Sumatran tiger Damai gave birth to two Sumatran tiger cubs on Monday evening, August 5, 2013! These cubs are a conservation success. Sumatran tigers are critically endangered in the wild, so every cub counts.
Damai gave birth to the first cub around 6:15 p.m. and the second around 8:23 p.m. Keepers have been monitoring the cubs and both appear healthy. Damai is being a great mom, and is nursing and grooming both cubs.
They most likely will not be on exhibit until late fall. In the meantime, you can watch them grow on the Zoo's tiger cub cams!
Damai came out of her den on Tuesday while keepers were in the Great Cats building, which is a good sign! That means she is comfortable with the keepers being near her cubbing den. While she was out she appeared very calm and stayed out for quite a while. She ate all of the meat keepers had offered her, and did not seem overly concerned about the cubs.
Eventually she made her way back into the den, and when she got there she didn't move the cubs. That tells keepers that she didn't feel anxious or threatened by their presence.
First time mom Damai is a natural with her two newborn cubs. The Sumatran tiger cubs' eyes have not opened yet, so Damai is spending most of her time grooming and nursing them. Damai lets the cubs crawl all over her, as if her body is a jungle gym.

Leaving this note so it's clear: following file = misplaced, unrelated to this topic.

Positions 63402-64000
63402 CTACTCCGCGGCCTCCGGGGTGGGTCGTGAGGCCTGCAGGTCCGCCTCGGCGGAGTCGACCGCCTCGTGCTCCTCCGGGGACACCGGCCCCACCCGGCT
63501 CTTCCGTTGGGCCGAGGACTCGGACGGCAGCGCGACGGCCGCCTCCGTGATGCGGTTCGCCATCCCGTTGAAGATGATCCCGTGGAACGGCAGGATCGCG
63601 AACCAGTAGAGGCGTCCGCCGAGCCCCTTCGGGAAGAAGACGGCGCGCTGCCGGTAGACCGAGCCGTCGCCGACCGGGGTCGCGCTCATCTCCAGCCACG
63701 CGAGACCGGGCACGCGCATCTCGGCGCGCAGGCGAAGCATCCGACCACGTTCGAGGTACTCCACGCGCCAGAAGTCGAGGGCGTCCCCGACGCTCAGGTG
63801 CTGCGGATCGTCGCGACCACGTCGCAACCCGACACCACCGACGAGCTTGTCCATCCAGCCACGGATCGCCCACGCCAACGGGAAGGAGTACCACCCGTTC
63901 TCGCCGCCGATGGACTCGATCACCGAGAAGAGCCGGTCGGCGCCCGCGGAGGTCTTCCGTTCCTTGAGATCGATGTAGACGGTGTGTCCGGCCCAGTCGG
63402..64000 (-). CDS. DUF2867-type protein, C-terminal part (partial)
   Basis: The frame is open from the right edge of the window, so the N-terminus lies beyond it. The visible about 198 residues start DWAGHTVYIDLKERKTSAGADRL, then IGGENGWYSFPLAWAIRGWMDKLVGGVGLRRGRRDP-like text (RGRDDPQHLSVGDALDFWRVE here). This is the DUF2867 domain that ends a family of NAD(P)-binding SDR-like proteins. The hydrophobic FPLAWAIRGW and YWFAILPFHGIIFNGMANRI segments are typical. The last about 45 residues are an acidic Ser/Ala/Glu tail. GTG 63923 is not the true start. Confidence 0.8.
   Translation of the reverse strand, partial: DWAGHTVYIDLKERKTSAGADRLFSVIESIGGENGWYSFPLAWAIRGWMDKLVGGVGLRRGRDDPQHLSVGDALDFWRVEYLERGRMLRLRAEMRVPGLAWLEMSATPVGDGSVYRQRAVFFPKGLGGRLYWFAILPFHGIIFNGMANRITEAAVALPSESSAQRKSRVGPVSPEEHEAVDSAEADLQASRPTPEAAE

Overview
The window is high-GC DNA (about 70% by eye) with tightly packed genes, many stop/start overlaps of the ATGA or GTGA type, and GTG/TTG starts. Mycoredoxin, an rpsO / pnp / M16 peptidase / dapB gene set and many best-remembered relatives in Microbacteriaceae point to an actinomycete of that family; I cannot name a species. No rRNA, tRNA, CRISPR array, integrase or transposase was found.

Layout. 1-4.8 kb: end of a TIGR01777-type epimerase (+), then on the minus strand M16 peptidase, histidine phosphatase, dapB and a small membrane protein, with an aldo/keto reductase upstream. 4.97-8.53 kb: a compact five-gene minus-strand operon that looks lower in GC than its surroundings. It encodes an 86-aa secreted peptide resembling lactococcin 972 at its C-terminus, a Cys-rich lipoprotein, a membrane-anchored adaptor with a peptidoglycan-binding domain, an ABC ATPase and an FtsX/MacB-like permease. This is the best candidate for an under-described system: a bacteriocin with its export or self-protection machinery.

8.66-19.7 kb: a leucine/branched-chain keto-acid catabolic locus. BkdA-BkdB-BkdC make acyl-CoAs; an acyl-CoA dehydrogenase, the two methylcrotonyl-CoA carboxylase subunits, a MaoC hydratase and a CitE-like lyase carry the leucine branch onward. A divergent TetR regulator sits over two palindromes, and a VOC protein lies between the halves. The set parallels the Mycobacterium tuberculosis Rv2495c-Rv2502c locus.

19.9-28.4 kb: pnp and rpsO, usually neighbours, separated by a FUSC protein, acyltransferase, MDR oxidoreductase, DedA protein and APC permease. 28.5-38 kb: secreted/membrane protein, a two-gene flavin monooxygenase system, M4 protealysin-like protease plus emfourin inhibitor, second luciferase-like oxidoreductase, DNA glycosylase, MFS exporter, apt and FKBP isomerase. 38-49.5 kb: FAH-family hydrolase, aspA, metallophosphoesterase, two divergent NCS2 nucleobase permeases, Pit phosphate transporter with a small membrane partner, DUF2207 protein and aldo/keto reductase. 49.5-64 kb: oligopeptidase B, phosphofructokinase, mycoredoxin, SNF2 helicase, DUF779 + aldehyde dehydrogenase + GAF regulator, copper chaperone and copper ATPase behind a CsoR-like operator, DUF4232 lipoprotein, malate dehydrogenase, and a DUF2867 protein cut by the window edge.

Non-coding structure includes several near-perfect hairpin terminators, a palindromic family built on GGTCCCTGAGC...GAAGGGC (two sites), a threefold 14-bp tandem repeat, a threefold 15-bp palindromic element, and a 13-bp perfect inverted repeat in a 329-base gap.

Damai is spending almost all of her time with her new cubs and who could blame her, they're adorable! Bonding time is critical for mom and her cubs, so for a few weeks they will be off of exhibit spending time together. In the meantime, visit the cubs' dad, Kavi, at the Great Cats Exhibit.
Not only are our two new Sumatran tiger cubs the cutest cubs in town but they are also a huge conservation success. With fewer than 500 Sumatran tigers in the wild, the birth of these cubs makes a stride in the direction towards saving this critically endangered species.
"It's taken more than two years of perseverance getting to know Damai and Kavi and letting them get to know each other so that we could reach this celebratory moment," said Craig Saffoe. "All I can do is smile because the team has realized our goal of producing critically endangered tiger cubs. Damai came to us as a young tiger herself, so it's really special to see her become a great mom."
Keepers and veterinarians began monitoring Damai closely in June after she began gaining weight and exhibiting behaviors that indicated she could be pregnant. Staff trained Damai to participate in ultrasound procedures, which allowed them to confirm her pregnancy on June 21, 2013. Keepers prepared for the arrival of cubs after Damai became restless and began showing signs that she would soon give birth. This is Damai's first litter of cubs, sired by the Zoo's 12-year-old male tiger, Kavi. The two bred several times from December 2012 through mid-April of 2013.
Tiger fans may be able to watch the newborn tiger cubs at the National Zoo reach every milestone for the next several weeks via live webcams on the Zoo's website. Damai has the choice of moving her cubs to dens in the indoor tiger enclosure that do not have webcams. If she chooses to move them, they may not be visible on the webcam. Viewers can toggle between two webcams in the cubbing dens. During the next few weeks the cubs will open their eyes, become more mobile and potentially even start to explore the other dens that Damai can access.